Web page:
In honour of the Champlain Saint-Lambert’s 50th anniversary, the college has followed up with 50 of its alumni to see where their paths have led after their time in Cegep. These 50 former students have gone on to accomplish amazing things and their paths show just how much is possible for a Champlain grad.
Dave Ellemberg is one of Canada’s leading researchers in neuropsychology.
Dave Ellemberg (Social Sciences, 1992) is a clinical neuropsychologist, neuroscientist, professor at Université de Montreal and the founder and director of the CENTAM clinic in Montreal.
Ellemberg has written over 80 scientific publications and three books on concussions, but he wasn’t always a star student.
In fact, Ellemberg said he went from barely passing his classes in high school to making the honour roll in Cegep seemingly overnight.
“I spent most of high school thinking I was not smart. I did not have any learning strategies. I did not really see the purpose of school and learning,” he said. “I feel that Cegep changed the course of my life.”
On Orientation day at Champlain, Ellemberg said that one of the speakers said something that struck a chord: “She said, ‘remember that is your choice to be here, so make sure that you make the most out of it and that you are not here to waste your time.’ It really resonated for me.”
Ellemberg said he decided to put in the effort not just in his classes, but in developing good study habits.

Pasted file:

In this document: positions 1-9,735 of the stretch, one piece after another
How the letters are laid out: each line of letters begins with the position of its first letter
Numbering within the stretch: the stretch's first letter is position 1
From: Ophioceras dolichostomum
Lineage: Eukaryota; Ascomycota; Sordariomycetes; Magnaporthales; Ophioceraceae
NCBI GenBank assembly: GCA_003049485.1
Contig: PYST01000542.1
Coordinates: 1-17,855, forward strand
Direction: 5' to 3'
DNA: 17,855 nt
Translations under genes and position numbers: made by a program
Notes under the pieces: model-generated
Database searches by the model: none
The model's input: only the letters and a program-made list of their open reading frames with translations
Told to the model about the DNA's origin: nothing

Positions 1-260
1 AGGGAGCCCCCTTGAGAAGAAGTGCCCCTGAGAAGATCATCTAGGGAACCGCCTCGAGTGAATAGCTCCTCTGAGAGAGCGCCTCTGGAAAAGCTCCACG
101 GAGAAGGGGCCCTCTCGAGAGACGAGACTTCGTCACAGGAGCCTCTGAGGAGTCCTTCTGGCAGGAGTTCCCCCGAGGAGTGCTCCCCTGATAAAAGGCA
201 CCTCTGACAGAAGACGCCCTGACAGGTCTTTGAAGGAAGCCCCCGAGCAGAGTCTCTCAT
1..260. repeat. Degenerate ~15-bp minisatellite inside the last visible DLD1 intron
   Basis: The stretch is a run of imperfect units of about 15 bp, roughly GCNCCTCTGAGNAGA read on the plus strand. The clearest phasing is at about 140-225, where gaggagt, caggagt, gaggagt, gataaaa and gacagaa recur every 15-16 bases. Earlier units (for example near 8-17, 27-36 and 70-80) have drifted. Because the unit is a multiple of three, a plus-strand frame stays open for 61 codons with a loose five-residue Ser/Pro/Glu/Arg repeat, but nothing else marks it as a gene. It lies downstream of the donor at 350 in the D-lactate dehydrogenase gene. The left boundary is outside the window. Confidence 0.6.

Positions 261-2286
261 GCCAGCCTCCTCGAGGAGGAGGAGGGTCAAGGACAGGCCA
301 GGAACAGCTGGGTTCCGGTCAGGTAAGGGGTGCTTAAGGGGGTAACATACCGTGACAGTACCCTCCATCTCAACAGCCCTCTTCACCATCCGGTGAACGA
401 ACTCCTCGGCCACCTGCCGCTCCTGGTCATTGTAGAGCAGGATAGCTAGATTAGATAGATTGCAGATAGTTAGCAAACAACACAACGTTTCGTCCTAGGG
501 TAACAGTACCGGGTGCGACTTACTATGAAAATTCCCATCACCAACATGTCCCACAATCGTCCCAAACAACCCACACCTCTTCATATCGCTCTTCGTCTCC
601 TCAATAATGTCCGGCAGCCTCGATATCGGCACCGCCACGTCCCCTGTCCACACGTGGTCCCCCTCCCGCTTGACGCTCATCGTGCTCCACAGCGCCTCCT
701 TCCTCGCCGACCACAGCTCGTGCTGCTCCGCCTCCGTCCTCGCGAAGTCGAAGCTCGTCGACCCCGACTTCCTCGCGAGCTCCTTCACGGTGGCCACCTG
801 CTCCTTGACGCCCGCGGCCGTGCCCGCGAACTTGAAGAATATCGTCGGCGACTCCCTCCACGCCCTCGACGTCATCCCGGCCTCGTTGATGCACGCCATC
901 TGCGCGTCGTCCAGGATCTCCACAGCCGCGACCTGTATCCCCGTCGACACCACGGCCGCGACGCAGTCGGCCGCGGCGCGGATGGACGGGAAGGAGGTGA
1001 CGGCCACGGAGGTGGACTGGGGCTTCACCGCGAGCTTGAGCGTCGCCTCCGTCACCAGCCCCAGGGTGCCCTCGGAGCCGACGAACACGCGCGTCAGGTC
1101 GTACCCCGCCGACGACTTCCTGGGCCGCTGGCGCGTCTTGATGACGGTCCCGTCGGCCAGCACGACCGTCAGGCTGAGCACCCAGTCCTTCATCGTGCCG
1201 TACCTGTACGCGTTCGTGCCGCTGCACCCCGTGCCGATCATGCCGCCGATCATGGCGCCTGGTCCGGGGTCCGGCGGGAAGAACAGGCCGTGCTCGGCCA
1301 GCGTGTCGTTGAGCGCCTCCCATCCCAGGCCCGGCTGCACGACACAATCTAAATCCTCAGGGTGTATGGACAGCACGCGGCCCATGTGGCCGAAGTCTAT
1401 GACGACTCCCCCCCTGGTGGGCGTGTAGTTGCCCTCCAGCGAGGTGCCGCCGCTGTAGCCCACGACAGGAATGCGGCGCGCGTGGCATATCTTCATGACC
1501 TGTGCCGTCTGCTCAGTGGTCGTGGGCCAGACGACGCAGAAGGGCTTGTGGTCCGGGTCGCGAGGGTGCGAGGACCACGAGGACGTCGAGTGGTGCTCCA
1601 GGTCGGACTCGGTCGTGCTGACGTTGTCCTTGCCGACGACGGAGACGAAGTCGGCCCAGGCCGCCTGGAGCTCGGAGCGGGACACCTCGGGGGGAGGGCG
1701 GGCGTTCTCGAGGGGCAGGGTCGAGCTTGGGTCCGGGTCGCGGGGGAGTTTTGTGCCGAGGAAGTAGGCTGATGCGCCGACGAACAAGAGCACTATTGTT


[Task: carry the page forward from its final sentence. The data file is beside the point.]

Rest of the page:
“For me, Cegep was discovering my intellectual aptitudes and discovering that I have a passion for learning.”
Champlain was also the place where he was first introduced to psychology.
“I had no interest in psychology. It was not seen positively where I came from. I ended up taking intro to psychology because no other course would fit in my schedule. It was serendipity, I fell in love with it,” he recalled.
Ellemberg completed a Bachelor’s degree in psychology from McGill University and a Master’s in science from McMaster University. He completed a second Master’s as well as his doctorate at l’Université de Montréal.
When he finished his studies, Ellemberg started doing learning disability assessments, not realizing there would be a huge demand for his service.
“I did not think I would make a big thing out of it. I thought I would be doing one assessment every two or three weeks,” he said. “But I was getting five or six calls a day.”
That is when he founded CENTAM, the Clinique d’’Evaluation Neuropsychologique et des Troubles d’Apprentissage de Montreal.
This was back in 2000 when “nobody really spoke about learning disabilities.” Twenty years later, Ellemberg said that these issues have become much more ingrained in the public consciousness.
After completing a postdoc at Sainte-Justine Hospital in Montreal and another at McGill University’s Faculty of Medicine, Ellemberg took a job teaching at Université de Montréal.
He set up a lab and over the years secured millions in funding from the Fonds de la recherche en santé du Québec, the Canadian Health Research Institute, the Canadian Foundation for Innovation and the Natural Sciences and Engineering Research Council of Canada.
His research is mainly interested in understanding the resilience of the developing brain, with a particular focus on concussion.
Dr. Ellemberg has received several awards for his research, including the certificate of excellence from the Canadian Psychology Society, the E. A. Baker Award from the Canadian Council of Medical Research, the Leaders Award from the Canadian Foundation for Innovation and the Brain Star Award from the Canadian Institutes of Health Research.
Ellemberg’s advice for current students and recent grads: “The first day of your classes, do not procrastinate. Make a study plan for the entire semester. Take control over your studies and take control over your study plan. Go talk to the teachers who inspire you. Spend some time with them if you can.”